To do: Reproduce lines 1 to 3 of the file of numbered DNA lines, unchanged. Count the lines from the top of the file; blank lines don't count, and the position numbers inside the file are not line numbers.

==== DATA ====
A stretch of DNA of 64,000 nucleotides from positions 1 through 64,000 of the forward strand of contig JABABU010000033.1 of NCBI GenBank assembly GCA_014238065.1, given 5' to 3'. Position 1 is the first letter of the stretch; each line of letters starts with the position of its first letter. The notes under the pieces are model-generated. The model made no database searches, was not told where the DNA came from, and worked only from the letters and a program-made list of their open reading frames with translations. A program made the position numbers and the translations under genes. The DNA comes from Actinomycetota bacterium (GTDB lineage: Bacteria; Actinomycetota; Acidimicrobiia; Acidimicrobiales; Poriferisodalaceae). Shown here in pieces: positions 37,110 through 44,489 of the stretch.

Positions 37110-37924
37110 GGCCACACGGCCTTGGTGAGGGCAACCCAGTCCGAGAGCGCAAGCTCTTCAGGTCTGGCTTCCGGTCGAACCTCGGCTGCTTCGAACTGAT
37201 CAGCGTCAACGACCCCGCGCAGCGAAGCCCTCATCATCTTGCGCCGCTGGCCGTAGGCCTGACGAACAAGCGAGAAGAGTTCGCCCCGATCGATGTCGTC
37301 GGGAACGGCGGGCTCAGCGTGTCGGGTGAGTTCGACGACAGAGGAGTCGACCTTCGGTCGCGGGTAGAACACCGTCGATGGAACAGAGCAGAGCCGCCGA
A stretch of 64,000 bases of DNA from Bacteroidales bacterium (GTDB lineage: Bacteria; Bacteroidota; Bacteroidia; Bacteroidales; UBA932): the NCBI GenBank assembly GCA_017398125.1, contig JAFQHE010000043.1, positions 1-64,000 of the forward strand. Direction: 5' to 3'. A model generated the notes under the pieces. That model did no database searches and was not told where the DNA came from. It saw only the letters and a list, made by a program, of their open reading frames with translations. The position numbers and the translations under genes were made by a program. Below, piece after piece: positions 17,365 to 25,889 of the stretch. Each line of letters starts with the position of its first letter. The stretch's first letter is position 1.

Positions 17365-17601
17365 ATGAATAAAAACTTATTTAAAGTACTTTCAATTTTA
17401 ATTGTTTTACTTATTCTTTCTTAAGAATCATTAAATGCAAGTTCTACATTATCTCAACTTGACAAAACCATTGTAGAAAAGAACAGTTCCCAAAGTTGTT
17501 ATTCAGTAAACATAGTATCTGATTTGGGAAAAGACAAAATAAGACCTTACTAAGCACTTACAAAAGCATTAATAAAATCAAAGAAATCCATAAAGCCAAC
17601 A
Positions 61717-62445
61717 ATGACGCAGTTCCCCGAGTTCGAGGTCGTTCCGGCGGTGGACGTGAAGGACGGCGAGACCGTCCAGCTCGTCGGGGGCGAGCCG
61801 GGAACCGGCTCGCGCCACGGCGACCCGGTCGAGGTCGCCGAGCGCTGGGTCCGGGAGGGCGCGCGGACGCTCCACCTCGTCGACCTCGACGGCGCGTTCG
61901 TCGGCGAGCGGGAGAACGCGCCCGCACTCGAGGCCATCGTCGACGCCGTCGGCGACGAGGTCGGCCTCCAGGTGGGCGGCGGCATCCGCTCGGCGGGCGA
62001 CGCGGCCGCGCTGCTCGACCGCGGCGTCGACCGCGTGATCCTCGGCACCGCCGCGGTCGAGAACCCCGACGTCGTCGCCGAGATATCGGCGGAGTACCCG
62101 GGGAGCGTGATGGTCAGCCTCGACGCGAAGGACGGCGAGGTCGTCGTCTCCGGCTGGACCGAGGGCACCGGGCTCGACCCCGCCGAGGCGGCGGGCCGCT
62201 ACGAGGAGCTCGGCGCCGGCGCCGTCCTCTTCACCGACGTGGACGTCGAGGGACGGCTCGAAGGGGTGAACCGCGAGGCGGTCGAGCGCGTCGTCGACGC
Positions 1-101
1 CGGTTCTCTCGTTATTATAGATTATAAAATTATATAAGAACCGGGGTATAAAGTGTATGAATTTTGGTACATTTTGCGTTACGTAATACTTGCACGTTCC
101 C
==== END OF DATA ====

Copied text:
A stretch of DNA of 64,000 nucleotides from positions 1 through 64,000 of the forward strand of contig JABABU010000033.1 of NCBI GenBank assembly GCA_014238065.1, given 5' to 3'. Position 1 is the first letter of the stretch; each line of letters starts with the position of its first letter. The notes under the pieces are model-generated. The model made no database searches, was not told where the DNA came from, and worked only from the letters and a program-made list of their open reading frames with translations. A program made the position numbers and the translations under genes. The DNA comes from Actinomycetota bacterium (GTDB lineage: Bacteria; Actinomycetota; Acidimicrobiia; Acidimicrobiales; Poriferisodalaceae). Shown here in pieces: positions 37,110 through 44,489 of the stretch.

Positions 37110-37924
37110 GGCCACACGGCCTTGGTGAGGGCAACCCAGTCCGAGAGCGCAAGCTCTTCAGGTCTGGCTTCCGGTCGAACCTCGGCTGCTTCGAACTGAT